"If you are bidden to treat an imaginary state of affairs as real, youmust surely, unless prohibited from doing so, also imagine as realthe consequences and incidents which, if the putative state ofaffairs had in fact existed, must inevitably have flowed from or
accompanied it The statute says that you must
imagine a state of affairs; it does not say that having done so. youmust cause or permit your imagination to boggle when it comes tothe inevitable corollaries of that state of affairs".
-per Lord Asquith in the case of East End Dwellings Co., Ltd. v.Finsbury Borough Council (1). Thus where, in pursuance of a statutorydirection, a thing has to be treated as something which in reality it isnot, or an imaginary state of affairs is to be treated as real, then notonly will it have to be treated so- during the entire course of theproceeding in which such assumption is made, but all the attendantconsequences and incidents, which, if the imagined state of affairshad existed, would inevitably have flowed from it, have also to beimagined or treated as real.
The separation off of the undivided interests of one co-owner alonefrom the larger land whilst the undivided interests of the otherco-owners remain in common and undivided is a process which waspossible under the law as it existed at the time this Law came intooperation. Such a course was possible under the written law-sec. 26
(d) of the Partition Act 16 of 1951 -and also by common consentof the co-owners. Under the Partition Law the process by which adivision or separation off was effected had to be initiated by one of theco-owners. This Law seeks to bring about such division or separationoff by the operation of its express provisions, by express provisions oflaw independent of the voluntary act of one or more of the co-owners.
Sec. 64 of this Law, as set out earlier, states that the provisions ofthis Law are to prevail over the provisions of the two Acts specificallyset out therein and also of "any other law, custom or usage". "Law"would, in view of the provisions of the Interpretation Ordinance(Chap. 2) include both the written and the unwritten law.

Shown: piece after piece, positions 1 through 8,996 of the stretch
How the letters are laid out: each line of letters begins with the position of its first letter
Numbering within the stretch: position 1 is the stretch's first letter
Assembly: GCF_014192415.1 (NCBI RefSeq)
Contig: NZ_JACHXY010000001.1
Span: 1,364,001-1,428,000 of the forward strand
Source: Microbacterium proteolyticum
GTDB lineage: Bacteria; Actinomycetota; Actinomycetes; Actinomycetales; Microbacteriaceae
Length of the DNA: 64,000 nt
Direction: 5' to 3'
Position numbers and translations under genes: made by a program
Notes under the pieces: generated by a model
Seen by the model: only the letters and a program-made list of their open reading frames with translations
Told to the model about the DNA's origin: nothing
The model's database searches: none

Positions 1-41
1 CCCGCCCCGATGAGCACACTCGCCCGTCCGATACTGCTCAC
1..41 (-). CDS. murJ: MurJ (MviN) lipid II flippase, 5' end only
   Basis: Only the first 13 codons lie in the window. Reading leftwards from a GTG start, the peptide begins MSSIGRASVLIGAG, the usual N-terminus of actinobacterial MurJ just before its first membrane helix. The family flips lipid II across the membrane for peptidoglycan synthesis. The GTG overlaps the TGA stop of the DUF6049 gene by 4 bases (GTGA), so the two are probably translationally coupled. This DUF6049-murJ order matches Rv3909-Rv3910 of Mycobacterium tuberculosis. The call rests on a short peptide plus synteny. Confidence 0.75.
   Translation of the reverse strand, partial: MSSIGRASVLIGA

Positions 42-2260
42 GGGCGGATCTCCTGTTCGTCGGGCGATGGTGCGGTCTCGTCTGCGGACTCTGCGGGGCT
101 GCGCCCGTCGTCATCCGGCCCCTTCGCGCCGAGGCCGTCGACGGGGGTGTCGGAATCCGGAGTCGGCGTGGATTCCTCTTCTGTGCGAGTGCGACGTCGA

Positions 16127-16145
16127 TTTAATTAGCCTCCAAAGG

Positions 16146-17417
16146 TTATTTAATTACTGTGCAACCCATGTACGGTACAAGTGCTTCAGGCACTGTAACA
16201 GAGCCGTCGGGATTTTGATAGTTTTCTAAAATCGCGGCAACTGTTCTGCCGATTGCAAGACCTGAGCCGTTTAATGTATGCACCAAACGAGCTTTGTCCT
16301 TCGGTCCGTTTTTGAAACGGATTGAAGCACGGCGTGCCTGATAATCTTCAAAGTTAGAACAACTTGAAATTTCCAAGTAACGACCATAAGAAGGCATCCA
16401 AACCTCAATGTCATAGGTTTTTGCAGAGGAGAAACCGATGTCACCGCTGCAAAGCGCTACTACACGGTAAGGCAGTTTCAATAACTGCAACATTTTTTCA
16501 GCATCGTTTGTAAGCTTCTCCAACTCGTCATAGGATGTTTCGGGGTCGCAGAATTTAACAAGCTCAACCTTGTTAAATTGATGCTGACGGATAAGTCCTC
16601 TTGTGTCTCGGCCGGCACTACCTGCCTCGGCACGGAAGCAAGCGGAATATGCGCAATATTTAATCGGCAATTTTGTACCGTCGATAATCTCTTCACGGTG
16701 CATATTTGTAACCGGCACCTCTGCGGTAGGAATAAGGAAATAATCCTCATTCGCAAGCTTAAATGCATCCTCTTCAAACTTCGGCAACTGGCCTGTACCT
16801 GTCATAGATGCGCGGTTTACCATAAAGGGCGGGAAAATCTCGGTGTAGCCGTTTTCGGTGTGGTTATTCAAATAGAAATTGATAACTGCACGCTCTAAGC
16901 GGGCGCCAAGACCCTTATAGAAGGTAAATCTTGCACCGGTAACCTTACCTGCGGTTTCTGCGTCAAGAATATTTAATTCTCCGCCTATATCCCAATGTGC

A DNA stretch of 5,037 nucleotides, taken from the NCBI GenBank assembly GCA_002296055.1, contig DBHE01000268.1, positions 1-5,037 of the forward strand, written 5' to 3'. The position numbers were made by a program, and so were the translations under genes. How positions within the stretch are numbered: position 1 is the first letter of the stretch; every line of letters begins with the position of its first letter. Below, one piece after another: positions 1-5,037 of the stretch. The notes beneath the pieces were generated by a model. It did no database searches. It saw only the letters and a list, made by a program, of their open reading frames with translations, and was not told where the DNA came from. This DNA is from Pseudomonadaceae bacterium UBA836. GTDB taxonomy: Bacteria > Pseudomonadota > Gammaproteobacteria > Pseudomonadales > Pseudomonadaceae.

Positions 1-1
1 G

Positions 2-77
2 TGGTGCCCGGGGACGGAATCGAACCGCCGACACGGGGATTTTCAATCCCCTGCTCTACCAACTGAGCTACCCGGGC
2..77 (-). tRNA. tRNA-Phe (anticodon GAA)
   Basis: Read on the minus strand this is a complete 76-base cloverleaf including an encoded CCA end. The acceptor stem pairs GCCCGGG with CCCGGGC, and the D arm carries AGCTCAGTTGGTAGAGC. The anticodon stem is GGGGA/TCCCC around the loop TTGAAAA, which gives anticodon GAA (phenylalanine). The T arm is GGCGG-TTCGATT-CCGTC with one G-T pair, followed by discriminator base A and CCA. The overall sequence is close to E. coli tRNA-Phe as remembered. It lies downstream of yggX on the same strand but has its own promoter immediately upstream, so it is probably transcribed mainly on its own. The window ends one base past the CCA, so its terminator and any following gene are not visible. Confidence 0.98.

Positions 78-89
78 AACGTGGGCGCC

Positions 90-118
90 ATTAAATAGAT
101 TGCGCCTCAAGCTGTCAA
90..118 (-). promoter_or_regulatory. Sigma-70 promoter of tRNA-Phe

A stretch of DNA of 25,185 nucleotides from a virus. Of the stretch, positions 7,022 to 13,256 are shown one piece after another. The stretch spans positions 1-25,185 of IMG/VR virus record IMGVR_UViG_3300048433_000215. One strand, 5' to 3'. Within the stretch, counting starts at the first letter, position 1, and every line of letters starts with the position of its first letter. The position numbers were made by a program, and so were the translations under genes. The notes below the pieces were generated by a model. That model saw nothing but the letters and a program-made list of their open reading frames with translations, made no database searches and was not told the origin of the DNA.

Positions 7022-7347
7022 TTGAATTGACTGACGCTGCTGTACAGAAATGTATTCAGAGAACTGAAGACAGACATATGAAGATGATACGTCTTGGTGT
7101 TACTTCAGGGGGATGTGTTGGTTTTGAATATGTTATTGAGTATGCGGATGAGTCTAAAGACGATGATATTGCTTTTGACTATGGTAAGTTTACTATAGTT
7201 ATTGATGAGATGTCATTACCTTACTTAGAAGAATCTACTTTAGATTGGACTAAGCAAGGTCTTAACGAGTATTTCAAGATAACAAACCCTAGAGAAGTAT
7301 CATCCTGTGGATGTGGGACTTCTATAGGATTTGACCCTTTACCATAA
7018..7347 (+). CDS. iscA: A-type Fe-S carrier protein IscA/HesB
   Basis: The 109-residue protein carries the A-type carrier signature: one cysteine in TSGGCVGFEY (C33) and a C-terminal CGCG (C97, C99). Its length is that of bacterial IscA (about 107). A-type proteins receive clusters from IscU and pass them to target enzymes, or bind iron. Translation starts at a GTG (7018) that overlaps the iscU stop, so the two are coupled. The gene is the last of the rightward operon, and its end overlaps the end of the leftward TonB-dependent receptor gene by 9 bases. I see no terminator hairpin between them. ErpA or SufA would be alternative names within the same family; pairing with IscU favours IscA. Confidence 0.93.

It has been contended that the words "ahy other law" should begiven a restricted meaning eiusdem generis with the two proceedingActs, and not a wide and general interpretation which could evencover the common law principles relating to co-owners, andco-owned properties. The rule of eiusdem generis is that, whereparticular words are followed by general words, the general wordsshould not be construed in their widest sense but should be held asapplying to objects, persons or things of the same general nature orclass as those specifically enumerated, unless of course there is aclear manifestation of a contrary purpose. It is only a rule ofconstruction which enables a court to ascertain the intention of theLegislature when the intention is not clear. It should not be resortedto, for the purpose of defeating the intention of the Legislature but forthe purpose of elucidating the words and giving effect to its intention.
U will not apply where the specific words do not come under a class orcategory; nor where the whole scheme of the enactment and theobject and the mischief of the enactment do not require such arestricted meaning to be attached to the words of the general import.There must be a distinct genus or category. The specific words mustapply not to different objects of a widely differing character but tosomething which must be called a class, or kind of objects. Further, ifthe particular words exhaust the whole genus, as for instance, wherethe specific words embrace all the persons or objects of the classdesignated by the enumeration, the general words take on a meaningbeyond the class-Bindra: (6th Ed.) pp. 273, 280. 282, 285-6.